Tuesday was not a good day for team RBH. Almost everything that could go wrong about the game with the Thrashers did. Some non-hockey stuff went slightly wrong too, but that's not what this is about.
Going into Tuesday's game, the Canes were just two points out of first place in the Southeast. They knew that there were basically four points on the line; they would either end up "tied" with Atlanta for second place or four points back, in third. Tampa was sitting atop the division with 69 points and a game in hand on both Atlanta and Carolina.
Carolina scored first and took a 1-0 lead into the room after two periods. Money in the bank, right? This season, they were 21-0 when leading after two. Last season, the Canes were 31-0 when leading after two. In the 03-04 season, Carolina was 23-0-4 when leading after two. The last time Carolina blew a second intermission lead and lost the game was in the 02-03 season.
Five minutes into the third frame, the Thrashers scored their first of three unanswered goals on a very freaky play. The Canes were wasting a power play opportunity, Atlanta cleared the puck deep into the Carolina zone, and Eric Staal very nonchalantly went back for it. Just a Sunday skate-around. Maid Marian Hossa had other plans. He skated hard to the northwest corner, beat Staal to the puck and fired a shot towards the goal from literally behind the goal line. Cam Ward didn't give his best effort either, and the puck glanced off his right skate into the net. Marian Hossa might have been more surprised than anyone in the arena. His celebration was delayed, almost as if he had to ask someone if that really just happened.
The freakish goal should be two lessons rolled into one. First: If you're an attacking player, even in a shorthanded situation, good things can happen when you throw the puck in the direction of the net. That was an impossible angle, but he got the crazy bounce. Second: If you're a goaltender in a situation like that, you have to pay better attention, and you have to get your skate flush against the post to prevent just such a carom. Bad, bad, bad.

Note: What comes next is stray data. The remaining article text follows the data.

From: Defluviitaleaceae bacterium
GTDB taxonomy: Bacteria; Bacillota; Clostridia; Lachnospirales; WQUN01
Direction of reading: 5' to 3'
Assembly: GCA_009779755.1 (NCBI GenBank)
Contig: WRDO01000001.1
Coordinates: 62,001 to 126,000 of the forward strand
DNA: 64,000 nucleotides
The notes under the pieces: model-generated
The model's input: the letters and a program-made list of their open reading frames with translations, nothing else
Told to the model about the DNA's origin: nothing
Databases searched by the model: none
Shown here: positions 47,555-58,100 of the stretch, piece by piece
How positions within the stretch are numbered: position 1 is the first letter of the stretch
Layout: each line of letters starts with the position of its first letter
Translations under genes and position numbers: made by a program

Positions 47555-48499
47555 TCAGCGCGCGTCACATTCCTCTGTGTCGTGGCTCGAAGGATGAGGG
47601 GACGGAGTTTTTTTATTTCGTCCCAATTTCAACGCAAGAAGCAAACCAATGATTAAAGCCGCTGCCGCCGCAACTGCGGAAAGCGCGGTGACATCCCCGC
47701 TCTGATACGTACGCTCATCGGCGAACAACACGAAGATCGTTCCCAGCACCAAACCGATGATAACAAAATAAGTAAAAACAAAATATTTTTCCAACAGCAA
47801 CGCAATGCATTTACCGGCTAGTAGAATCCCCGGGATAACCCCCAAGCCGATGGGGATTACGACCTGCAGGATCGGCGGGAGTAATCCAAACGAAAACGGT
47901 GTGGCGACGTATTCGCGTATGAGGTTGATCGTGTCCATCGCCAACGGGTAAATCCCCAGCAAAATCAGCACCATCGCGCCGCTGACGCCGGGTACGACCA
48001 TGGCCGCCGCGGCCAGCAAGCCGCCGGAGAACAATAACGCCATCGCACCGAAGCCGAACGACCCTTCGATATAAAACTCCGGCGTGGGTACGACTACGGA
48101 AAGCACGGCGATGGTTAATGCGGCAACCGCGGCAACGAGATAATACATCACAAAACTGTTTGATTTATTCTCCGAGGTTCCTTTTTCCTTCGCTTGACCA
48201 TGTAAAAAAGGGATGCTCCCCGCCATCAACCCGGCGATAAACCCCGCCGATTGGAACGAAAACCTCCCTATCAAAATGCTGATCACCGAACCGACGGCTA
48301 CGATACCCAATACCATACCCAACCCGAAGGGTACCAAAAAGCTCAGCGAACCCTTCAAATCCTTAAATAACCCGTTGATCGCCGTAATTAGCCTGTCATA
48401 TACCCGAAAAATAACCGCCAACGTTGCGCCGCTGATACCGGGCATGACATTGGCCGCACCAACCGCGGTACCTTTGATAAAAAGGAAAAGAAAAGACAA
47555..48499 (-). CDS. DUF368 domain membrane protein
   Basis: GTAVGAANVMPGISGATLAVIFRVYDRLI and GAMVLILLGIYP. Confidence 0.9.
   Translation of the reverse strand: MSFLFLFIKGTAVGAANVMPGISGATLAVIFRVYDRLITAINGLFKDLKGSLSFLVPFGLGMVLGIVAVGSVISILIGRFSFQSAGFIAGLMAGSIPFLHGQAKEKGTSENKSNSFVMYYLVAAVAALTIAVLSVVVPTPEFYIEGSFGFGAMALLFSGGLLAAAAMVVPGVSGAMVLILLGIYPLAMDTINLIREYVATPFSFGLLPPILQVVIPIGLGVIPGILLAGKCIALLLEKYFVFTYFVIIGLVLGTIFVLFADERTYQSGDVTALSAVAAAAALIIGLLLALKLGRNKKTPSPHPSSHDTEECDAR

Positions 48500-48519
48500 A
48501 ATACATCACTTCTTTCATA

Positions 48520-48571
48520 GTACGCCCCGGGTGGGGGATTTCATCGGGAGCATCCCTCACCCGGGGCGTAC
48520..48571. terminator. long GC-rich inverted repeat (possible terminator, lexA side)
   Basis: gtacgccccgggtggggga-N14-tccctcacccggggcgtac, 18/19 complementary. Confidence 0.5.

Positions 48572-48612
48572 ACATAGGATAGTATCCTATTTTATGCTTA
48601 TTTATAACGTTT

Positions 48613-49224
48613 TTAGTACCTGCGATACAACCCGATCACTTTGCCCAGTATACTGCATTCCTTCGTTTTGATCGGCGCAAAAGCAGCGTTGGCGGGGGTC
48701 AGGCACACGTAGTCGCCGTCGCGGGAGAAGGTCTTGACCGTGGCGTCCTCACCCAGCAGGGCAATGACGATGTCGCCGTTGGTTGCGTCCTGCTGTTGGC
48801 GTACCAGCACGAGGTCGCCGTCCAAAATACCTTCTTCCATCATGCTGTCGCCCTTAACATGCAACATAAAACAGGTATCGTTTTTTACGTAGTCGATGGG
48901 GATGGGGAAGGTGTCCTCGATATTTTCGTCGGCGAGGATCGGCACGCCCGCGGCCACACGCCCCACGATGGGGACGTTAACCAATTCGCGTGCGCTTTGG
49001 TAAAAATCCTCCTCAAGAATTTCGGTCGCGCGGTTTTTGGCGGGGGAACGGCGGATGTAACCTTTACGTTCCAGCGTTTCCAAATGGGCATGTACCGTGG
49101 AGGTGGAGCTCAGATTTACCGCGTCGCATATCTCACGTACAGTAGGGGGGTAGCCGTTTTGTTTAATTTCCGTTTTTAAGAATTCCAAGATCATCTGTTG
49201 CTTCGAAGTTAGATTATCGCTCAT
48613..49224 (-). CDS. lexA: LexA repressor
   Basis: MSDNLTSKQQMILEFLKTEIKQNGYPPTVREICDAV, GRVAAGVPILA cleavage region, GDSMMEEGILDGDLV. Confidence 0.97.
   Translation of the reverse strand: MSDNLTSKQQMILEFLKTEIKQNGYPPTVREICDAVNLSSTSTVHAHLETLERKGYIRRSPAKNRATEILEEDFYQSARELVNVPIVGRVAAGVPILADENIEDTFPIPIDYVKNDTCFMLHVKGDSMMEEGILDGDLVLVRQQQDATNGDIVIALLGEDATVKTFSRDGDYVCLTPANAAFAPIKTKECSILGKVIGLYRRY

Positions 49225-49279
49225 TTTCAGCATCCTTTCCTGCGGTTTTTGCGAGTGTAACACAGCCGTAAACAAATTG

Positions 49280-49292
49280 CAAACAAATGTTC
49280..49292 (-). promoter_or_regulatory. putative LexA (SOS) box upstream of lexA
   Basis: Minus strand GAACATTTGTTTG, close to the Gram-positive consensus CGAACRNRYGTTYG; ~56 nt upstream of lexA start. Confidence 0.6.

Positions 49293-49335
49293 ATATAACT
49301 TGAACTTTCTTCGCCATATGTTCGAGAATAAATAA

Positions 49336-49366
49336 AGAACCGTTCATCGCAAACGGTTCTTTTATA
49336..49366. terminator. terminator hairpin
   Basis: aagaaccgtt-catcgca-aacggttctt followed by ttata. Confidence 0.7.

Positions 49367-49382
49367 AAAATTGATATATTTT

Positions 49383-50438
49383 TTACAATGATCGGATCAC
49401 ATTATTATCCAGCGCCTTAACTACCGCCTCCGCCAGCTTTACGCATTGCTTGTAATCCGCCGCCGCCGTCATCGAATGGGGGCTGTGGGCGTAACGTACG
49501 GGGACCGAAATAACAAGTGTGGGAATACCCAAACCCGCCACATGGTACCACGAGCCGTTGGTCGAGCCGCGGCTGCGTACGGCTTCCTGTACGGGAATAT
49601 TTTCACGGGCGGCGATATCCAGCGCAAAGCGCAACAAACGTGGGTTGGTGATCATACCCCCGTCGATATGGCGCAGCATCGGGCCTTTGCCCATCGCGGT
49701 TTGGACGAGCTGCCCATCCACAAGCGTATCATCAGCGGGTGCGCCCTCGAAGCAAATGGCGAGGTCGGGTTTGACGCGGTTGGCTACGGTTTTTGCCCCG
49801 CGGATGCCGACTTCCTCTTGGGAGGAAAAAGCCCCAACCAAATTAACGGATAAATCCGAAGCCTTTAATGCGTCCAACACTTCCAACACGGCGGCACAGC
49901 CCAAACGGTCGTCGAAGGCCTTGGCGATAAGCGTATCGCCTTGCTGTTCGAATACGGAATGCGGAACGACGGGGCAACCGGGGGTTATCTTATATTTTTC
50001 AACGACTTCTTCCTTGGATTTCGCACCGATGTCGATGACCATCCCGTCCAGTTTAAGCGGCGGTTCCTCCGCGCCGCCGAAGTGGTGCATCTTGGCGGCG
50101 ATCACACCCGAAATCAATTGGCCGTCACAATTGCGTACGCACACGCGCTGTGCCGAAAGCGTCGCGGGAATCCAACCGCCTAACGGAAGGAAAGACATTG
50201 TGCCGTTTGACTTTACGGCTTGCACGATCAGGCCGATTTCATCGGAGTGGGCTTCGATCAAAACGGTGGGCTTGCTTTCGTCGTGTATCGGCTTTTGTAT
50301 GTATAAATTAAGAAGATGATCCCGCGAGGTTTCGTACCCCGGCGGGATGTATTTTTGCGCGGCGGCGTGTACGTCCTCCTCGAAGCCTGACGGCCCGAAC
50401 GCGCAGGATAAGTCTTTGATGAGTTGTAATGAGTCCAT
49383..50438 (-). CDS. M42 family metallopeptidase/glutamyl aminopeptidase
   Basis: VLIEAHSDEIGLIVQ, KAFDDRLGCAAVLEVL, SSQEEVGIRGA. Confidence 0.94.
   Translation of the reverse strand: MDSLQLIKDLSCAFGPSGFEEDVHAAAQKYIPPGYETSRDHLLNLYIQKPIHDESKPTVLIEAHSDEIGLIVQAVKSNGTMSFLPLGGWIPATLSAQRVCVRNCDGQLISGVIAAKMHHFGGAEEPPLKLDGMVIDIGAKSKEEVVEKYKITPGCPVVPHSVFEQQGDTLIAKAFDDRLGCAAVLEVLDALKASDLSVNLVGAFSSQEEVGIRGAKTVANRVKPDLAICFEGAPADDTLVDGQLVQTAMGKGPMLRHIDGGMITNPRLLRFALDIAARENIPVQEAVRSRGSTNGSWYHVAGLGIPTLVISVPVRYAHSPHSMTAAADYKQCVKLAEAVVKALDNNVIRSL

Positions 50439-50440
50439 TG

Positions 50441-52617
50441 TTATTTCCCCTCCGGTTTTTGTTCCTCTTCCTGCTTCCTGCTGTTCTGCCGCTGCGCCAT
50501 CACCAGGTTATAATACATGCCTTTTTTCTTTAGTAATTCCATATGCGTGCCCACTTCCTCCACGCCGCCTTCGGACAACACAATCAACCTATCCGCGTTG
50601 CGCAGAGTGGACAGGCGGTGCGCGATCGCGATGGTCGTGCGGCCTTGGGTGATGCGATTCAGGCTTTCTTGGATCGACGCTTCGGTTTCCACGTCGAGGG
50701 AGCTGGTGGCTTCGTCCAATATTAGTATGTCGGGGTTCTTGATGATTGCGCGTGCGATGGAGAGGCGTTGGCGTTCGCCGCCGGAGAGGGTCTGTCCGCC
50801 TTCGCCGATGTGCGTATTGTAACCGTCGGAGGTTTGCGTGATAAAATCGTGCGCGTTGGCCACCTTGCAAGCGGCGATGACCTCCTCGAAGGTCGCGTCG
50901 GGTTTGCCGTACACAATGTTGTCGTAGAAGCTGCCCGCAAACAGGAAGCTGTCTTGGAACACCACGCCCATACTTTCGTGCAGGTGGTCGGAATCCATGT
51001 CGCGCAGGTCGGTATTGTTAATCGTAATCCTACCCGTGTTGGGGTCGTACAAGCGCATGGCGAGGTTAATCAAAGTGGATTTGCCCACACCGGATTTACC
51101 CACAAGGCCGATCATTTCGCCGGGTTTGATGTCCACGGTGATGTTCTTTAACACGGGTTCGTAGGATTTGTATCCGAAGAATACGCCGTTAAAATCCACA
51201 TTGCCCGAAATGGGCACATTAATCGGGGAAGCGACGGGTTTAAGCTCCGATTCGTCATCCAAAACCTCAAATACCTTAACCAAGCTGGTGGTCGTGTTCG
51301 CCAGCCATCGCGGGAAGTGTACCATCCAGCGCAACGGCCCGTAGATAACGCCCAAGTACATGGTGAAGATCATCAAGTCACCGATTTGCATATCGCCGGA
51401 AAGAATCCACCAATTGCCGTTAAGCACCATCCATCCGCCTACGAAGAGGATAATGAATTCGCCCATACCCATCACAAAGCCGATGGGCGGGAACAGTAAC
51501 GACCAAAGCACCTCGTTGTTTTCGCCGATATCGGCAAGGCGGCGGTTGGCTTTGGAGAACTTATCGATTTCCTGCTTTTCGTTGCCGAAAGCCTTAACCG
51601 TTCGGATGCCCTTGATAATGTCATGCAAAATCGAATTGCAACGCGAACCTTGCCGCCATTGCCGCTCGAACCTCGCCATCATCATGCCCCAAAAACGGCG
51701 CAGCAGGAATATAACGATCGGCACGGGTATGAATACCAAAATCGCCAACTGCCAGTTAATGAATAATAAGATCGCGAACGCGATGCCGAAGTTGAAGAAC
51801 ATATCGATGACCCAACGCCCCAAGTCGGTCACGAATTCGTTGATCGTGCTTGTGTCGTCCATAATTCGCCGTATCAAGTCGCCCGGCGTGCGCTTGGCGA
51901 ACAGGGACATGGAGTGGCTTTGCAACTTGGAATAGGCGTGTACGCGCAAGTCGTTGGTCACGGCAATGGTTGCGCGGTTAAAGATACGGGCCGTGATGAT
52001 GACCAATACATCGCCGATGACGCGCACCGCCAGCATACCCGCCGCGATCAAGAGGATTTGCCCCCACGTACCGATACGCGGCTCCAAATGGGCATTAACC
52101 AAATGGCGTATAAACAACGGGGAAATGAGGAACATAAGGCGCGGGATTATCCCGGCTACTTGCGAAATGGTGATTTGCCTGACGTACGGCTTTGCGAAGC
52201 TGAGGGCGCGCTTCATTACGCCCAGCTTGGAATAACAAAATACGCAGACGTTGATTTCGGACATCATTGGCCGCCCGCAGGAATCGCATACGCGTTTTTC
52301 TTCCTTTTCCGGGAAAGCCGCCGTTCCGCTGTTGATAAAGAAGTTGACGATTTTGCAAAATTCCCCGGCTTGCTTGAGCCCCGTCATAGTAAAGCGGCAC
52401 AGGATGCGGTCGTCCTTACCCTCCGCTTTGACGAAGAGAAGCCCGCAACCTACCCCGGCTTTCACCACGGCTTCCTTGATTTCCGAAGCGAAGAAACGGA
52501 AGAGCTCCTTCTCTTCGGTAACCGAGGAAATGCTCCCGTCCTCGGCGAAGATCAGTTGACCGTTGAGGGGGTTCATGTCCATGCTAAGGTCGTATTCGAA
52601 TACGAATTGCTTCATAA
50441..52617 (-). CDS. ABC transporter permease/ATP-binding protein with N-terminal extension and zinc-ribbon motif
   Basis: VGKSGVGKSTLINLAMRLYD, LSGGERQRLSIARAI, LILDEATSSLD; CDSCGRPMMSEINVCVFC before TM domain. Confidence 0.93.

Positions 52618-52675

The Canes went on to blow a five-on-three power play, then gave up two more goals in the final three minutes to turn the night from "promising" to "dismal". A turnover deep in the Carolina zone led to a breakaway for Ilya Kovalchuk, and he didn't miss.
Later, Eric Boulton added an insurance marker and the Canes were done.
Meanwhile, Tampa won their game. Now the Bolts are alone in first with 71 points and a game in hand. Atlanta is second with 71 points, and Carolina is third with 67.
Carolina is barely "in" a playoff spot with one point more than "ninth place" Toronto. However, the Leafs have two games in hand.
To make matters worse, Carolina lost Erik Cole during the pre-game skate. Apparently, he pulled a muscle in the same general area as the hip pointer that caused him to just miss three games. He's out for at least two weeks, maybe four. Ryan Bayda had just been sent down to Albany that day, so they couldn't recall him. Carolina had no choice but to dress 8 defensemen. Peter Laviolette likes to play with seven sometimes, but eight is just too many. Even the defensemen with offensive upside are still wired to play like defensemen.
I'm guessing Bayda will be back up, and we might see a push to get Andrew Hutchinson traded for a forward. I know this might not be a popular stance, but I'd like to see Anson Carter. I've vacillated on this issue a bit, I admit, but I'm mostly in favor of that idea. Perhaps a different post on a different day, I'll get into depth about it, but for now, let's say I'm for it.
All I'll say right now is that Carter likes to wear a sweater with a repeating number and that the numbers 33, 44, 55, 66, 77 and 88 are all available.
The one good thing that happened on Tuesday is that Rod Brind'Amour's goal in the second period helped him pass Henri "Pocket Rocket" Richard on the all-time points list with 1047 (401/646) points in 1245 career games. Richard retired with 11 Stanley Cups and notched 1046 (358/688) points in 1259 games. The more famous Maurice "Rocket" Richard, who was 15 years older than his brother, retired with 965 (544/421) points in 978 career games, and won the Cup eight times. Brindy won't win the Cup nearly as many times as the Richard boys, but he's in some very elite company now.
3 years ago